It's not just Mubarak who's asking the question these days. 45 big steeple Presbyterian pastors recently signed their names to a proposal for a "radical (transformation)" of the denomination which could pave the way for a schism.
There is much in this letter that I welcome. I agree with the signatories that, "We need new processes that identify and support the next generation of leadership differently than the current model, which unintentionally weeds out the entrepreneurial persons we so desperately need in our congregations." I am weary of bloated bureaucracies that cannot re-tool themselves for the emerging missionary field, and bureaucrats who sulk when recalcitrant congregations force the next best thing, retrenchment, by withholding mission dollars.
And I do agree that there are theological problems with our denomination. Liberation theology has yanked the blinders of race, gender and class off of our interpretations of scripture and tradition. It's an indispensable corrective to theology as usual, but it is not a stand-alone project.
Unfortunately, that seems to be what has come to pass in mainline Christianity. I agree with a colleague and mentor of mine who believes that mainline Christians have stopped asking first order questions such as, "Is there a God? Is this God my friend or my enemy?" (Or Gauguin's question, "Where do we come from? What are we? Where are we going?") and we have settled for second order questions.
But there is more to the gospel than peace, justice and identity politics. Not less, to be sure. But more. When Paul writes to a mutinous congregation in Corinth, he doesn't appeal to them to be reconciled to himself, but rather to God. Who is this God to whom we need to be reconciled? And by what means? Mainliners kind of mumble about these questions.
All that said, I do support same-sex marriage and the ordination of gay and lesbian Presbyterians. And so I am out of luck.
Where is the coalition of those who can say the Nicene Creed without crossing their fingers behind their backs and who support progressive values when it comes to sexual orientation? I suspect that some of them are lurking in the Covenant Network, and so I hope that these guy's appeal to the Covenant Network is not just a sop but a genuine overture to work together (with the Holy Spirit) to make something new.
In short, I'd like these 45 pastors and whoever they can work with in the Covenant Network to take over the denomination, but give in on sexuality. But alas, that probably won't happen.
The paragraph that struck me the most in this document is this one:
Homosexual ordination has been the flashpoint of controversy for the last 35 years. Yet, that issue — with endless, contentious “yes” and “no” votes — masks deeper, more important divisions within the PC(USA). Our divisions revolve around differing understandings of Scripture, authority, Christology, the extent of salvation amidst creeping universalism, and a broader set of moral issues. Outside of presbytery meetings, we mostly exist in separate worlds, with opposing sides reading different books and journals, attending different conferences, and supporting different causes. There is no longer common understanding of what is meant by being “Reformed.” Indeed, many sense that the only unity we have left is contained in the property clause and the pension plan; some feel like withholding per capita is a club used against them, while others feel locked into institutional captivity by property. While everyone wearies of battles over ordination, these battles divert us from a host of issues that affect the way our congregations fail to attract either young believers or those outside the faith. Thus, we age, shrink, and become increasingly irrelevant. Is it time to acknowledge that traditional denominations like the PC(USA) have served in their day but now must be radically transformed?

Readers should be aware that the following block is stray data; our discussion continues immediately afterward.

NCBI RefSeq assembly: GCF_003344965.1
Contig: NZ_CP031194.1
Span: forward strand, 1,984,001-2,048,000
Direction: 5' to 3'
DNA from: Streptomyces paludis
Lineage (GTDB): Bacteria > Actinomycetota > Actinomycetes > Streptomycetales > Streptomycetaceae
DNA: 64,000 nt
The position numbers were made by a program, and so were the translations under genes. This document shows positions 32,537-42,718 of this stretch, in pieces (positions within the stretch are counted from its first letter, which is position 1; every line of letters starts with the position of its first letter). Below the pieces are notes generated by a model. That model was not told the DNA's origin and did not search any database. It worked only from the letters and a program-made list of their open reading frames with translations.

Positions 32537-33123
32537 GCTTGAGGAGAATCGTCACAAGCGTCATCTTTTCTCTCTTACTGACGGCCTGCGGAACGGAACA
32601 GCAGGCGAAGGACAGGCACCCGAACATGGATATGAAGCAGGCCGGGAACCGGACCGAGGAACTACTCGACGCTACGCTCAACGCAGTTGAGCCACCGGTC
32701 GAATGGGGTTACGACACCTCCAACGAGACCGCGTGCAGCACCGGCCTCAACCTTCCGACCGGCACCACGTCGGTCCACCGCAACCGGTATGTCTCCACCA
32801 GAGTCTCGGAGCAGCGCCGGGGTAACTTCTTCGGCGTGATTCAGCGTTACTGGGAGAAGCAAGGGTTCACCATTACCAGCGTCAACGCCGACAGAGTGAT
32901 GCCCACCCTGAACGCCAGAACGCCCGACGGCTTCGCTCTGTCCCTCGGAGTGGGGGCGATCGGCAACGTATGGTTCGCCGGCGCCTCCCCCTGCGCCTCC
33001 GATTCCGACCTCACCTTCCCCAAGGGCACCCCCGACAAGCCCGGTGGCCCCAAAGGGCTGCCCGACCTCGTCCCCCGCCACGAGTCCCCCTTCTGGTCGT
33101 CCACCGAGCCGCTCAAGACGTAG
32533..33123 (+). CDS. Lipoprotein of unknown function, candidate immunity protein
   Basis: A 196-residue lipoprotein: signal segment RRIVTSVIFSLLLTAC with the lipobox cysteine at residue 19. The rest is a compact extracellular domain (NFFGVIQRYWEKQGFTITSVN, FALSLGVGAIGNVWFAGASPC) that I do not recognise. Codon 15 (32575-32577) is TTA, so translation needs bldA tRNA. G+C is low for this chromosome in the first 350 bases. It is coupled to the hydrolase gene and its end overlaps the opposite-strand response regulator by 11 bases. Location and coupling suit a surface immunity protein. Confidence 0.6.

You can hear a genuine sense of bewilderment and pain in this paragraph. Do you know what this reminds me of? The guy who grows up in a small town, surrounded by narrow minded, reactionary people, who somehow escapes, discovers a whole new world, thrives, but has to return home every Thanksgiving and Christmas. And he sits at the dinner table and grits his teeth as racial epithets and petty digs fly back and forth. He thinks, "Am I really related to these people?"
Yes, you are. Your family are those people with whom you have nothing in common AND with whom you get together on a regular basis. We are family, the Presbyterian Church (USA). We are brothers and sisters in Christ. And I hope these 45 pastors keep showing up for the food fights that are presbytery meetings. Because that's where they belong. (And to head off any misunderstandings, let it be noted that I am not calling the Presbyterian establishment racist or small-minded. IT'S AN ANALOGY, OK?)
Whether there is anything more than pensions and property holding us together is largely up to the people who are contemplating leaving. They can demonstrate that there is more simply by staying. Leaving is the Protestant way. We always sacrifice unity for peace and purity. But you can chose to stay and suffer the sinners. No one is going to kick you out. If you stay long enough, you may rub off on them.
I suspect that the peace and purity that lies down the road of schism is a chimera. If the denomination splits over ordination standards, the new denomination will include a lot of rural folk, sunbelt suburbanites, and conservative college town hipsters revolting against their secular and leftist environment. Those people don't have much in common, apart from a commitment to heterosexual marriage between one man and one woman. In 20-25 years, their presbytery meetings will start to feel as awkward as some of those Thanksgiving dinners out there.